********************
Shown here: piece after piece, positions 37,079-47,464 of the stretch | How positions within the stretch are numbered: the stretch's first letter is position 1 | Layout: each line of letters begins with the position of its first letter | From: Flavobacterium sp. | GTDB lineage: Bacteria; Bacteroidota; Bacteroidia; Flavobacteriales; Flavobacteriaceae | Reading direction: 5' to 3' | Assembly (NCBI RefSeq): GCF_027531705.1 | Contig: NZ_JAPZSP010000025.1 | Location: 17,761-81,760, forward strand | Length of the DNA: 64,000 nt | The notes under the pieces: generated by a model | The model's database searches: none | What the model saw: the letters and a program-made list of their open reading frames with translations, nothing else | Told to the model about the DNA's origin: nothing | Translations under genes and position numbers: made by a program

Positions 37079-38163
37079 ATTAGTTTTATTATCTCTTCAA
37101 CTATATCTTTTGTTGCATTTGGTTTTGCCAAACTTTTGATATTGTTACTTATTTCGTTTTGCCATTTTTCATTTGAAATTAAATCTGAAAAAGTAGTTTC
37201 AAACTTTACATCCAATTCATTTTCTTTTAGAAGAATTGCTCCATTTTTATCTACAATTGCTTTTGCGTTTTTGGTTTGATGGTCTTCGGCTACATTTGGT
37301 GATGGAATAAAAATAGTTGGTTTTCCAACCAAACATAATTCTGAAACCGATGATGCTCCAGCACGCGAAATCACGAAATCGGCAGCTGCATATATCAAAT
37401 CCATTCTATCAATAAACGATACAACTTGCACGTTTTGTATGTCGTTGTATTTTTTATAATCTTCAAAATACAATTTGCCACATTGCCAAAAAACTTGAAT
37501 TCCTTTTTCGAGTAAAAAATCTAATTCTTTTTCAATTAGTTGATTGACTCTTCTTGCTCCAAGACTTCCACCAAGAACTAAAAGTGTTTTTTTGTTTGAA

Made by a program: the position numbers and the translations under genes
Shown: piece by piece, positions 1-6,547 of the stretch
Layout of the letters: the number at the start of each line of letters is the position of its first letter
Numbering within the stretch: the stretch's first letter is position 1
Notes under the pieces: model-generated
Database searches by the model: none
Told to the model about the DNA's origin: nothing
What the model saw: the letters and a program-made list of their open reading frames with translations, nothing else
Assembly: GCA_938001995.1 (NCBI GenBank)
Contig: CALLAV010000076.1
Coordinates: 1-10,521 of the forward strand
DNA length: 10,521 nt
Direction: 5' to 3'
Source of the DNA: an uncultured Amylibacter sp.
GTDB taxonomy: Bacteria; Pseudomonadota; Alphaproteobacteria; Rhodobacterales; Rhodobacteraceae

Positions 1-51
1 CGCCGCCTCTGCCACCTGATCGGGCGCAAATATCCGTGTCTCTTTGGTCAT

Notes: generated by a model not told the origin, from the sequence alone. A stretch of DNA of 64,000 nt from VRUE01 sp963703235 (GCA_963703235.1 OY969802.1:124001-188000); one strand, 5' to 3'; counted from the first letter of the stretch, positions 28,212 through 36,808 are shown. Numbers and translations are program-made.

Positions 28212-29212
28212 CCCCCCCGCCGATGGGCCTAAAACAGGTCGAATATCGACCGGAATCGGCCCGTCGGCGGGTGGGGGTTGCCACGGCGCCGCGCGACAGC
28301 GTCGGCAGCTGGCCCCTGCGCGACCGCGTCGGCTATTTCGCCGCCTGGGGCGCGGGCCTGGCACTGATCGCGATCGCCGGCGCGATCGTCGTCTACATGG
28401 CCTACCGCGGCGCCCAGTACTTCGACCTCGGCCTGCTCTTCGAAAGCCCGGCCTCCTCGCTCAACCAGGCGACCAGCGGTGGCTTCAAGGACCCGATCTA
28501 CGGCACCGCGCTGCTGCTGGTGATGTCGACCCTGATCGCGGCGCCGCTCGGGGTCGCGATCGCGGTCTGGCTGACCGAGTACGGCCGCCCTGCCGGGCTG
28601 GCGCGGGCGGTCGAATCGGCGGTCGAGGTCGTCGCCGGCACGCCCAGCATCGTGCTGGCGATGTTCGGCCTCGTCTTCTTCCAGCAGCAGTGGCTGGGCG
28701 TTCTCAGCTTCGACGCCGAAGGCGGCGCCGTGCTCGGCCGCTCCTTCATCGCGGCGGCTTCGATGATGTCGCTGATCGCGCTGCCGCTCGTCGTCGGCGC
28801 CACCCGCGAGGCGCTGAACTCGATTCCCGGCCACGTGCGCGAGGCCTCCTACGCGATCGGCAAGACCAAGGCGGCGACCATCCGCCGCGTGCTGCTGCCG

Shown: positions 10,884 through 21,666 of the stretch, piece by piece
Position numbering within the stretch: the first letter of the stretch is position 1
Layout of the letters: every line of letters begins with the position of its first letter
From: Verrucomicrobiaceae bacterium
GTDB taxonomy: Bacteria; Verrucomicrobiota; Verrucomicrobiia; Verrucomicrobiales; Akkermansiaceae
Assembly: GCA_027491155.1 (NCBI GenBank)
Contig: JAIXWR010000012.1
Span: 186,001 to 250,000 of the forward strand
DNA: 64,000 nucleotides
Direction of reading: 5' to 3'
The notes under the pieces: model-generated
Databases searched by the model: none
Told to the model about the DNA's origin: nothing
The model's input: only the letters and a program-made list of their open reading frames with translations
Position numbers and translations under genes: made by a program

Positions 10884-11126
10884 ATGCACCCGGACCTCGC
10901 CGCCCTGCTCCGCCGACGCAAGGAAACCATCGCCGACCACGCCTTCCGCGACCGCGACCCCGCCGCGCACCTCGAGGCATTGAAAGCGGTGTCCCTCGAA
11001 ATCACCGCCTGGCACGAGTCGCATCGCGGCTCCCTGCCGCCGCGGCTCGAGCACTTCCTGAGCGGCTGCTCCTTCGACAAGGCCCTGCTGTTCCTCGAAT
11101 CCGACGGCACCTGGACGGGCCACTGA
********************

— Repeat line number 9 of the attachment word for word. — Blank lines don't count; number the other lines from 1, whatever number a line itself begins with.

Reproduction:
Made by a program: the position numbers and the translations under genes